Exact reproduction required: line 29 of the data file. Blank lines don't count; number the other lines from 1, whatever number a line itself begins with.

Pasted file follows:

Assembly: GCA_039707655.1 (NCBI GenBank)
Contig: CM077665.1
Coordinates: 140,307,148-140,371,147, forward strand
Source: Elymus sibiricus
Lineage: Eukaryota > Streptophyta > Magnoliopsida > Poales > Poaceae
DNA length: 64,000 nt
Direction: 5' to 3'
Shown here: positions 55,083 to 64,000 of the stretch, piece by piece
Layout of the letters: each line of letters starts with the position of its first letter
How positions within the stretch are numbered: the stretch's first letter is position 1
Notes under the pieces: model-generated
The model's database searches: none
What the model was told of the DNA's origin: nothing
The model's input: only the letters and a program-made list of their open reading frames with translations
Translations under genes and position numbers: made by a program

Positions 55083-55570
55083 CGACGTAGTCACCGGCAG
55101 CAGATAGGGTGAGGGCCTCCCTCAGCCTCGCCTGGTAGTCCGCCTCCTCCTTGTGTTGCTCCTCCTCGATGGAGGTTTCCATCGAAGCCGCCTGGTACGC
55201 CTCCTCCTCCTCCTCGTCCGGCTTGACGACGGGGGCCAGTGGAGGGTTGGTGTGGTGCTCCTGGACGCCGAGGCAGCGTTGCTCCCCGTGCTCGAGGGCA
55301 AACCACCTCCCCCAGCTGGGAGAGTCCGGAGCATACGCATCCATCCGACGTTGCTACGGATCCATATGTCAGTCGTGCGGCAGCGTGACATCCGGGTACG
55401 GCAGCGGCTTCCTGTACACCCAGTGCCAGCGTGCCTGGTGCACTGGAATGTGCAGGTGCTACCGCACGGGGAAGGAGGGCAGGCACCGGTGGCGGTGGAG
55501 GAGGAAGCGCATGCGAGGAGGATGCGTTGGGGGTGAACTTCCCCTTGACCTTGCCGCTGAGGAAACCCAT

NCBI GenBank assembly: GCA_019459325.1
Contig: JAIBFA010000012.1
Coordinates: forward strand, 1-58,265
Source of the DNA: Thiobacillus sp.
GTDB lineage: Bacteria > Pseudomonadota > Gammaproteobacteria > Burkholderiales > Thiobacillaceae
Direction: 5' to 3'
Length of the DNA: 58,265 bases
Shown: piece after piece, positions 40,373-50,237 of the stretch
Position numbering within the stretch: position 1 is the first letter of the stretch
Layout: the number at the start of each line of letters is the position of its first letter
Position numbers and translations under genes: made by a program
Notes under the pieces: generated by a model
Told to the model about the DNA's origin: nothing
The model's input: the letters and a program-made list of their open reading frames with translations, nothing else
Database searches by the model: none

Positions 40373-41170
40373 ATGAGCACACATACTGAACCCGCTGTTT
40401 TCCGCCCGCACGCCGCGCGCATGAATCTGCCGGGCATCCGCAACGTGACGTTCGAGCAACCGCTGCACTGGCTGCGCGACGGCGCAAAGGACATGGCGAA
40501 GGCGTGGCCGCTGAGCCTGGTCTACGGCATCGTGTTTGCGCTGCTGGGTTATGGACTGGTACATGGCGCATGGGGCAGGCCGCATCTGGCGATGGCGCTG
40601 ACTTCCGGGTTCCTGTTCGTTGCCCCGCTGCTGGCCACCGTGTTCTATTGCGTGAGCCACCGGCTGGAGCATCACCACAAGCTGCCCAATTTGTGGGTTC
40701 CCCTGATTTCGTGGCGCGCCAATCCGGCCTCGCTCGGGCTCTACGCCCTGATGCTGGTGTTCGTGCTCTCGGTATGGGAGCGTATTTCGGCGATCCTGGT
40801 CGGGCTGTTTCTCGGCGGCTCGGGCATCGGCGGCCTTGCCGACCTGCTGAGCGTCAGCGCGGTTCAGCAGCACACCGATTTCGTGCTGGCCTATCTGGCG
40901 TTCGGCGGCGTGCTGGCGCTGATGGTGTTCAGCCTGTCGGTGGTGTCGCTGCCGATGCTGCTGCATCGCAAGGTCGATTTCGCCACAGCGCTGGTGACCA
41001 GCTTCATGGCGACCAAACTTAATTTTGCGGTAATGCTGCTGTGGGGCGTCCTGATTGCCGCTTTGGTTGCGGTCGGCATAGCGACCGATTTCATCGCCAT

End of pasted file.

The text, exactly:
Length of the DNA: 58,265 bases